The African-American rock critic-turned-singer-songwriter looks for a Country Of Many Different Colors—as well as Negroes Who Do Strange Things.
BY DENISE SULLIVAN
Kandia Crazy Horse is on a crusade to become the first black woman to be invited to join the Grand Ole Opry.
“I have my Minnie Pearl dress. I’m not a casual fan of these things or a country carpetbagger” she says. And while her Southern harmony and musical debut Stampede is a collection of eight gleaming originals and two canny covers that fits right inside the pocket of ‘70s California rock with a light touch of twang, there are few other women of color picking up the fiddles and banjo in solidarity. If Kandia has her way, that’ll all change—and real soon.
“I pay attention to Negroes Who Do Strange Things—especially in country and roots music,” she says. “We’re trying at the street level, to expand the notion of what country can be in the 21st century and there’s resistance on so many sides” she says. And yet, she sees the successes of Gary Clark, Jr. and Darius Rucker as encouraging signs. “I think these are the best years for country since the mid-‘80s,” she says, recalling the insurgent movement that produced Jason and the Scorchers, Lone Justice and Steve Earle. “There’s so much going on under the radar, young people with no hereditary ties to Nashville are making great music. But something else has to give,” she says.
Noting that the oval office, hockey, tennis, “and even show jumping” can claim high-ranking blacks breaking the color barrier, Kandia asks, “Why not in country music? I wouldn’t want my children to think the only Black Country singer was Charley Pride.” Creating a black female presence in Americana is Kandia’s personal Kilimanjaro.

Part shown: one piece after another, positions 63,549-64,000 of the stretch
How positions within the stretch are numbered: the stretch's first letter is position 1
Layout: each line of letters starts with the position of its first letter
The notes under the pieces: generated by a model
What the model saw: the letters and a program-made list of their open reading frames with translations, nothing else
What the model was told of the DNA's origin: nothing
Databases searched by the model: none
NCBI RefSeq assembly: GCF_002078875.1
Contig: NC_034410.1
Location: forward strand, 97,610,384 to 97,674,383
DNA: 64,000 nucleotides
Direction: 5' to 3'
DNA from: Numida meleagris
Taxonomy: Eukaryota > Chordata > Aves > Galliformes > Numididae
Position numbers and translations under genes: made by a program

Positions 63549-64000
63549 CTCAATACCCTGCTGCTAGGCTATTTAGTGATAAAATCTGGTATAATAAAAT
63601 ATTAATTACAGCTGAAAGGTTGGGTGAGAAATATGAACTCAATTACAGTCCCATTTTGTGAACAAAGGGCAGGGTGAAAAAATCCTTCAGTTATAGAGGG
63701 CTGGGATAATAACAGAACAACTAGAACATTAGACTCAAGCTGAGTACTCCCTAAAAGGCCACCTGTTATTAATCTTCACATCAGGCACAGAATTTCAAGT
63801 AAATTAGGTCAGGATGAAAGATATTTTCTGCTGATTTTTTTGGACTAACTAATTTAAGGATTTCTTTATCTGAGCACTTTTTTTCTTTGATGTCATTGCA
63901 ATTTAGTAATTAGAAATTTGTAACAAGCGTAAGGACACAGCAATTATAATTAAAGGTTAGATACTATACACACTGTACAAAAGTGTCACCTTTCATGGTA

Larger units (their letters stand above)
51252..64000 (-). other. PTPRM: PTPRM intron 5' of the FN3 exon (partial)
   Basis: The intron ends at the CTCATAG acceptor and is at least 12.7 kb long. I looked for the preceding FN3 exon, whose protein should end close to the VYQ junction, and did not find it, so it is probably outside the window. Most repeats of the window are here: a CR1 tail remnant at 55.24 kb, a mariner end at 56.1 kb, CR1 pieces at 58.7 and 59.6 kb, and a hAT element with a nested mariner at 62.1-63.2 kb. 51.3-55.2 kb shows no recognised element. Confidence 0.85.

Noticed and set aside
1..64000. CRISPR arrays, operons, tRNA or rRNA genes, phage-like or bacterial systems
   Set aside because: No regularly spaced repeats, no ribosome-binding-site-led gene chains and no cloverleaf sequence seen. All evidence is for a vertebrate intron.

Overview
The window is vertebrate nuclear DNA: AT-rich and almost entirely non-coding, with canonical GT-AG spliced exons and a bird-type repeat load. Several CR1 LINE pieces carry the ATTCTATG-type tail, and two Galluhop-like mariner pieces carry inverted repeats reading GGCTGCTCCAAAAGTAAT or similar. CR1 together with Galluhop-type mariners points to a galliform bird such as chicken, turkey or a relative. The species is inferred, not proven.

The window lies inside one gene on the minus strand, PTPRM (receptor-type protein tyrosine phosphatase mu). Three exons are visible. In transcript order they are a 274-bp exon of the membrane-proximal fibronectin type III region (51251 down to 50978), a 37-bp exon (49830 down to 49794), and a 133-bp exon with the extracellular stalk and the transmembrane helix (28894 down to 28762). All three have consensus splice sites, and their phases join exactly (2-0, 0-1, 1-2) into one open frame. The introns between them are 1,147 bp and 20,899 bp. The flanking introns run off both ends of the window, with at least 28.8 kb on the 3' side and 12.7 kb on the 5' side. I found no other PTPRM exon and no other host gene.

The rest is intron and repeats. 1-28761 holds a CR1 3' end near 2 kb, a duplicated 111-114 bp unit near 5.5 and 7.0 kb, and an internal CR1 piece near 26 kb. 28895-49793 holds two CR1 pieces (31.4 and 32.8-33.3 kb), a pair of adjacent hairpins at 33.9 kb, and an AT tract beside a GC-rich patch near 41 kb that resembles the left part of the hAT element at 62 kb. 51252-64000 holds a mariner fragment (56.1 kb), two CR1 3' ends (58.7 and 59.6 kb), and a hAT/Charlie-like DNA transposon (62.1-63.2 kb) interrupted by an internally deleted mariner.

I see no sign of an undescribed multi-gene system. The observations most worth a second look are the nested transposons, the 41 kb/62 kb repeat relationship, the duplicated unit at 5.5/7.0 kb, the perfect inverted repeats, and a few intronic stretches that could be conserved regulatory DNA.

The singer’s love of hardcore twang is part DNA (her grandmother and great granny also loved the Opry), and part life experience that’s carried her from D.C. to parts of Africa, and back to rural Georgia where her family ties directly to American musical and political history: Stampede is the first part of a planned trilogy that attempt to tells that story and then some. “I have porch pickers in all previous generations of my family,” she says. “My grandfather was my primary writing influence and my cousins are singers. My family lived the life that people from the Rolling Stones to the blues revival artists in the west idolized.”
Insisting she’s “fundamentally Country & Western, not an outlier or eccentric of the genre,” as a New York-based writer, Kandia traveled below the Mason-Dixon on the regular, making Southern jam bands her beat. Northern peers and mentors were prone to scratch their heads, implying she’d lost her natural mind, though now that she’s gone and made a country album, chances are colleagues and ancestors alike are smiling knowingly: It’s just their rebel belle, doing what she does, shaking things up again, this time with her own band and an album, produced by Albert Menéndez, known primarily for working with Shakira and a team of players with Latino rock bona fides the likes of Gloria Estefan.
“Albert knew of some of my favorite contemporaries like the Black Crowes and David Ryan Harris, but never heard of Gram Parsons or most LA Canyon Rock beyond the Eagles. That’s why he chose J.D. Souther’s ‘Never Kid In Town’ for me to cover,” she explains. “I came up with the feel and arrangement, he identified with the Spanish tinge in the original version,” but that’s strictly where allusions to the producer’s heritage ends in the mix. “California,” the original that opens Stampede, has the kind of familiar country gospel choruses and plucky banjo you’d be unlikely to hear on those overworked records made in the high cotton days of California rock. “Congo Square,” an unflinching and super-rocking Katrina lament, sounds like an answerback to the best of what the Black Crowes done did. The autobiographical “Gunfight at the Golden Corral” is heartbreak at the trailer park, while “Quartz Hill,” closes the album on an ambitious progressive country note, not unlike the Laurel Canyon sound laid down by Englishman Terry Reid. Studio time is already booked in April for the follow-up to Stampede to be titled Canyons.
Fuelled by a lifetime of border crossing, boundary busting comes perfectly natural to the daughter of civil rights activists whose lives were inextricably linked to music.